Company: A-1 Quality Products
Model: Nano iKeychain
Price: $39.95 and up
Compatible: iPod nano
A-1 Quality Products Nano iKeychain Case
Pros: An attractive metal case for the iPod nano - the first of its type - with a smart magnetic design that permits easy opening and closing without latches, snaps, or screws. Includes small keychain ring, appropriately sized headphone port hole, and protection for almost all of the iPod nano’s body.
Cons: Exposes nano’s screen and Click Wheel at all times. Pricey for such a small case.
Funny name aside, A-1 Quality Products has demonstrated precisely why the iPod shuffle was a good thing for owners of other iPods: it taught attentive companies how to design smarter, smaller cases. Based upon an iPod shuffle case by the same name, the new Nano iKeychain ($39.95 and up) evolves a good shuffle design into the first third-party nano case actually shipping to consumers.
Each Nano iKeychain includes two pieces: a metal back plate, a metal front plate, and a tiny keychain ring at the bottom. For the standard price, you’ll get matching anodized front and back plates in one of four colors - maroon red, blue, gold, or black. For $45.95, you can choose between alternating black anodized metal or a chrome-polished plate for the front and back plate colors, and the company also sells artistic blue, purple, and red multi-colored anodized versions for $65.95 a piece. An engraving service for up to 15 characters is available for $15 extra per case.
Using iKeychain is incredibly simple. You gently drop your nano into the back plate, then seal the two halves together with three magnets that are built into the top (two) and bottom (one) of the case. Thanks to these magnets, you can toss the case into a pocket without fear that it will come apart. Pulling the case open is similarly easy, with two little tabs in the top surface; if the keychain ring is inserted into the case’s bottom, the halves dangle together.
We liked iKeychain’s looks quite a bit, though our sample was the nano’s visual reverse with chrome on front and black on back. The top plate was nicely mirror polished on its front surface, preserving the nano’s fingerprint/smudge-ready issue, but less finished on its sides, showing vertical etching marks on all of its edges. If you buy the black front instead, you’ll note that the anodized aluminum has no gloss or lines and shows no fingerprints - something we think many people will prefer in a nano case.
Other than the case’s looks and build quality, we liked two other features of A-1’s design: the fact that it covers the iPod nano’s small top Hold switch instead of trying to awkwardly expose it, and the fact that it fully and properly exposes the nano’s bottom headphone port while covering the Dock Connector port. If you need access, just pull the case open and your nano out - much smarter for a metal case than leaving both exposed at all times. Conversely, the headphone port hole is just large enough for even the oversized headphone plugs used with premium headphones, a fact which will make many of our readers quite happy. A-1 has also sized its screen and Click Wheel holes just a little generously, providing nice framing of the nano’s front elements with just a little black or white nano body.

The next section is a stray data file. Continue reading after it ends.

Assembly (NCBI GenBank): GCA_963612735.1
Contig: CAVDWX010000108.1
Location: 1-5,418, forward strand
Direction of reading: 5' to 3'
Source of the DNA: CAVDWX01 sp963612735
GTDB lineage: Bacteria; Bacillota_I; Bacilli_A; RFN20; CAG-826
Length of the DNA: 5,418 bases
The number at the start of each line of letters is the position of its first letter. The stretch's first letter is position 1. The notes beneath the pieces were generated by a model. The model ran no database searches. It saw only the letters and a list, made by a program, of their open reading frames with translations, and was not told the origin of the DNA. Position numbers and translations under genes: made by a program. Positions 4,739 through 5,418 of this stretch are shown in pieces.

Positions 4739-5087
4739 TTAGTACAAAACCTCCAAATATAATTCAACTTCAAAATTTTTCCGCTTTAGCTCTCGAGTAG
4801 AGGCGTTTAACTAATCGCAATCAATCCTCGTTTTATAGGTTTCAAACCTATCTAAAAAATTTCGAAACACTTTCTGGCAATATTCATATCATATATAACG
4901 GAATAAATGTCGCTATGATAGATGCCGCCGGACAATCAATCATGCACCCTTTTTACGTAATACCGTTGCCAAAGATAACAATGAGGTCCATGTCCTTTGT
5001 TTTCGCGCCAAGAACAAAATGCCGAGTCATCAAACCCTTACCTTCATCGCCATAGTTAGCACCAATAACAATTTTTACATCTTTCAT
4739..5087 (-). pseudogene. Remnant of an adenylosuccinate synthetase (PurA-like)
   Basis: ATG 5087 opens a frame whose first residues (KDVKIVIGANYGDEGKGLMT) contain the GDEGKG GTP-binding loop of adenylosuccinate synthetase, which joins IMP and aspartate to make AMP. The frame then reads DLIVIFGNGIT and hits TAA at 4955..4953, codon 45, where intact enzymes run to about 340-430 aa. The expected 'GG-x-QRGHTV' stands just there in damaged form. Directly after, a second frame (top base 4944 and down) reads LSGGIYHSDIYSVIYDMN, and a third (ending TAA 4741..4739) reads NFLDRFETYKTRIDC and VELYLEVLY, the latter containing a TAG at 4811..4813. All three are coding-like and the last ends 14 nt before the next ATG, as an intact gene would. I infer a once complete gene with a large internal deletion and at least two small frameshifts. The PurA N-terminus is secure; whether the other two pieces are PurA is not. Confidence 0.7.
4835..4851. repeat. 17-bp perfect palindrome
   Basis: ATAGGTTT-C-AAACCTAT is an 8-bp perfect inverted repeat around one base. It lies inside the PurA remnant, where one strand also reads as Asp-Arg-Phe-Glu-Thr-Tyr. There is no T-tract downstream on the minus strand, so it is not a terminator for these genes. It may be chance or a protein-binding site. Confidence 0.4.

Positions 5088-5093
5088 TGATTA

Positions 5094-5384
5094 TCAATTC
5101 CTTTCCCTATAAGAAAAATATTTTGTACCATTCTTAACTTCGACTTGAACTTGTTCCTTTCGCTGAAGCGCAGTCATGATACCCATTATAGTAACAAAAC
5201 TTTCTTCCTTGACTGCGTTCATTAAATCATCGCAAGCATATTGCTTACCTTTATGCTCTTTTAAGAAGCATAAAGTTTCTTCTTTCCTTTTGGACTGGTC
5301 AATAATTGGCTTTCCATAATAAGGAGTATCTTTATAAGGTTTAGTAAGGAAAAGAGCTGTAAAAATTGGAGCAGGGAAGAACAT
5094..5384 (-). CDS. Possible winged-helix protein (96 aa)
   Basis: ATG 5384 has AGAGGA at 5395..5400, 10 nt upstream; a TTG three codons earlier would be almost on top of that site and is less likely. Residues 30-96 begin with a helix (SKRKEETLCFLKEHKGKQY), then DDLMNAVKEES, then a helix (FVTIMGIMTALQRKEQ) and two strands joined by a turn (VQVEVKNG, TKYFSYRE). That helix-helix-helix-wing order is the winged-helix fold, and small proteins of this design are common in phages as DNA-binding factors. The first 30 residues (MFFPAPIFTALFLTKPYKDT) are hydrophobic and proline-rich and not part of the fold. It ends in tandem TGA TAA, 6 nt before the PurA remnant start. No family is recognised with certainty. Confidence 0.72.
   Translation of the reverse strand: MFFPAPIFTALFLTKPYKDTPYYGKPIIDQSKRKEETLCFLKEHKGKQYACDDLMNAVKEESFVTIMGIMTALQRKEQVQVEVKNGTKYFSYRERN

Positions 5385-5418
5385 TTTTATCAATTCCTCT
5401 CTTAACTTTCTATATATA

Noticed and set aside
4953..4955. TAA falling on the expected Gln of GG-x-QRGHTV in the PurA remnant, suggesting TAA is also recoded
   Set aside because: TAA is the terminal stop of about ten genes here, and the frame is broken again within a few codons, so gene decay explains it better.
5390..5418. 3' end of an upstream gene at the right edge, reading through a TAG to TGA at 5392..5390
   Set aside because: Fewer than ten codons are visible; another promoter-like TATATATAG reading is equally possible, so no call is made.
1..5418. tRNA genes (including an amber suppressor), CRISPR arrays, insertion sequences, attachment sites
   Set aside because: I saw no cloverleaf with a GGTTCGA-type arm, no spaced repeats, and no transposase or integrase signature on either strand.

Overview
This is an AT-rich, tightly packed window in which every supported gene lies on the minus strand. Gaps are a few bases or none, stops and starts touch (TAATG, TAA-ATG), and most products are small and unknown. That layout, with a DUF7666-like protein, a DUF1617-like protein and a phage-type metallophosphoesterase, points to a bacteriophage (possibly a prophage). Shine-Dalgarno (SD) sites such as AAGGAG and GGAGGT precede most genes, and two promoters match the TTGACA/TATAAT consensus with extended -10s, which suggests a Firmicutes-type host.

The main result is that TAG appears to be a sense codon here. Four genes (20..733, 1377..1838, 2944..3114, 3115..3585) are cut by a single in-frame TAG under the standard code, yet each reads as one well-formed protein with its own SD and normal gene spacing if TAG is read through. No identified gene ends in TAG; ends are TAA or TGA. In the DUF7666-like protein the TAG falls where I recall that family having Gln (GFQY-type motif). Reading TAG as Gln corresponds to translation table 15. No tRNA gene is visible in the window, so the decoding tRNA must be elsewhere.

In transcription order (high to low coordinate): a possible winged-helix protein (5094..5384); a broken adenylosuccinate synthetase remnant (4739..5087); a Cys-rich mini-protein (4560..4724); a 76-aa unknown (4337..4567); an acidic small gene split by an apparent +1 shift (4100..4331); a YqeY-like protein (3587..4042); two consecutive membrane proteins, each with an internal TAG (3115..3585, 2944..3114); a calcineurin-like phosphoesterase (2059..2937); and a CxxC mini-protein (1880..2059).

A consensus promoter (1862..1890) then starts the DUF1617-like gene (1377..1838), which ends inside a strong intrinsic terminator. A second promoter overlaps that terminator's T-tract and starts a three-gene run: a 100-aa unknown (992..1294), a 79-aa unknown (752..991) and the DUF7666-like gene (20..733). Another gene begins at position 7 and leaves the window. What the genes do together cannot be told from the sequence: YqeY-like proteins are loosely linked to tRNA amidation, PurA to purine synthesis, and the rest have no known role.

There are only a few issues with this case, most notably that there’s no screen or control protection. The latter omission is more forgivable on an iPod shuffle than an iPod nano, and one that could have been addressed with protective stickers such as Power Support’s Crystal Film for iPod nano (iLounge rating: B+). Given that A-1 claims that you can run iKeychain over with a truck and still have it survive with “little or no damage to the case,” we’d prefer to see something precluding the rest of the nano from showing tire marks (or the other things that can happen under less extreme circumstances), too. We wouldn’t actually attach keys to this case unless there was a way to prevent them from scratching the nano, which there presently isn’t. There’s also no padding inside the case, a factor that would have bothered us more if our nano had been scratched at all by the case, but it wasn’t.
Additionally, at a quarter the cost of a 2GB iPod nano, A-1’s price is higher than some people will want to pay for such a small case. While we realize that machined aluminum cases can be expensive to manufacture - especially with nice polished or anodized finishes - some companies (such as Griffin) have pulled it off in the shuffle market at lower prices. Our suspicion - one not strongly reflected in our rating, given that iKeychain presently has no competition in the nano metal case business - is that less expensive metal cases will appear for the nano in the near future.
A-1’s response to the question of price is simple, and stated on its web site: “you get what you pay for.” Today, in the case of iKeychain, what you get is a sturdy, attractive case that does an excellent job of protecting your entire iPod nano save its Click Wheel and screen. Regardless of what may come out over the next few months, we think that many people will be very happy to pay the premium for this solid option today.